I imagine Nice and topless beaches, women smoking and reading novels in the sun. I pretend I am comfortable undressing in front of men who go home to their wives, in front of women who have seen twenty pairs of breasts today, in front of silent ghosts who walked through these same doors before me, who hoped doctors would find it soon enough, that surgery, pills and chemo could save them.
Today, they target my lump with a small round sticker, a metal capsule embedded beneath clear plastic. I am asked to wash off my deodorant, wrap a lead apron around my waist, pose for the nurse, for the white walls- one arm resting on the mammogram machine, that "come hither" look in my eyes. This is my first time being photographed topless. I tell the nurse, Will I be the centerfold or just another playmate?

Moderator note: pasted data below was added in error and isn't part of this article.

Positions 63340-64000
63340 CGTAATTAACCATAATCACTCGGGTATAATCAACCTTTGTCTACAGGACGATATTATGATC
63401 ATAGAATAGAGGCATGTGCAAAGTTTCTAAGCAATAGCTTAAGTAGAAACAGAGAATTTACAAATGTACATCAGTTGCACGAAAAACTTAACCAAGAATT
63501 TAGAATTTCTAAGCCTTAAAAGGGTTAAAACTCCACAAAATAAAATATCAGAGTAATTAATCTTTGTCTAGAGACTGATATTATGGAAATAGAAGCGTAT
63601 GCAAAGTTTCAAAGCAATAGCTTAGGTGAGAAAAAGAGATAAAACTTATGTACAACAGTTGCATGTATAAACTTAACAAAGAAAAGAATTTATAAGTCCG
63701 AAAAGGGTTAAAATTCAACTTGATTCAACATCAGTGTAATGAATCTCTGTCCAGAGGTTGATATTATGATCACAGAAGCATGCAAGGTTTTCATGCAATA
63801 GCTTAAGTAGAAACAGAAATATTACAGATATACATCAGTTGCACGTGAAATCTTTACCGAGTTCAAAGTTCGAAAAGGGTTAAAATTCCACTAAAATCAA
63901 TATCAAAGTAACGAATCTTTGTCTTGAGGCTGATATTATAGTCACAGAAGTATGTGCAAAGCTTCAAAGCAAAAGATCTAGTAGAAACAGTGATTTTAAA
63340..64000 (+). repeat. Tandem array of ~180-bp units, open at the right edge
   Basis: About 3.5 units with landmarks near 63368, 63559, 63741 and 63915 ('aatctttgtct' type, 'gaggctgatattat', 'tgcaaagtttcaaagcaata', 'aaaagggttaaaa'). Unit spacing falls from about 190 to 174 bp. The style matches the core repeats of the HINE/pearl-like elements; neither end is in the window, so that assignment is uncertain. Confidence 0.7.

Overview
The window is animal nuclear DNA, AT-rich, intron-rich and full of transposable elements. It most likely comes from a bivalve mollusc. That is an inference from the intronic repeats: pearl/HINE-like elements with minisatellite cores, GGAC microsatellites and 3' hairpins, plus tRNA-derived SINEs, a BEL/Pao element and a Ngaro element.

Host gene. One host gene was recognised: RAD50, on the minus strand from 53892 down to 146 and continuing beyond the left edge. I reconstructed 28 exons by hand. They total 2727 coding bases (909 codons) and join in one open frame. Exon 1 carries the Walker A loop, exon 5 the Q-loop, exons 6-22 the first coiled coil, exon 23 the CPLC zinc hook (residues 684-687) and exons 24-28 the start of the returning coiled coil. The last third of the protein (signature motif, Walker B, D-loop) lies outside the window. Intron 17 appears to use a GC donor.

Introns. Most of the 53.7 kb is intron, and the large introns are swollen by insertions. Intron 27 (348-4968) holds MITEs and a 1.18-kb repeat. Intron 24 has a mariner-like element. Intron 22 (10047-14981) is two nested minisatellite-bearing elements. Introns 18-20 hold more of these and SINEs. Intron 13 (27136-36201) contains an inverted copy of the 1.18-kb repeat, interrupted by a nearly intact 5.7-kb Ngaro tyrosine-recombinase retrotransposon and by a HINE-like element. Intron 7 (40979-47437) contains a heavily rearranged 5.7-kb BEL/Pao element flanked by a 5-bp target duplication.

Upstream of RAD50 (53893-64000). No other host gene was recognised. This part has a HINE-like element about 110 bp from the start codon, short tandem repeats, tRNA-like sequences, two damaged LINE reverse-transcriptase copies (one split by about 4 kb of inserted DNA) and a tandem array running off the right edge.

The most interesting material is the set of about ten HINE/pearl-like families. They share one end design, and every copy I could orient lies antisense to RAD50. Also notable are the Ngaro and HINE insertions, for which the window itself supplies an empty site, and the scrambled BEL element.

My breast is pressed flat - a torpedo, a pyramid, a triangle, a rocket on this altar; this can't be good for anyone.
Finally, the nurse, winded from fumbling, smiles, says, "Don't breathe or move." A flash and my breast is free, but only for a moment.
In the waiting room, I sit between magazines, an article on Venice, health charts, people in white. I pretend I am comfortable watching other women escorted off to a side room, where results are given with condolences.
I imagine leaving here with negative results and returned lives. I imagine future trips to France, to novels I will write and days spent beneath a blue and white sun umbrella, waves washing against the shore like promises.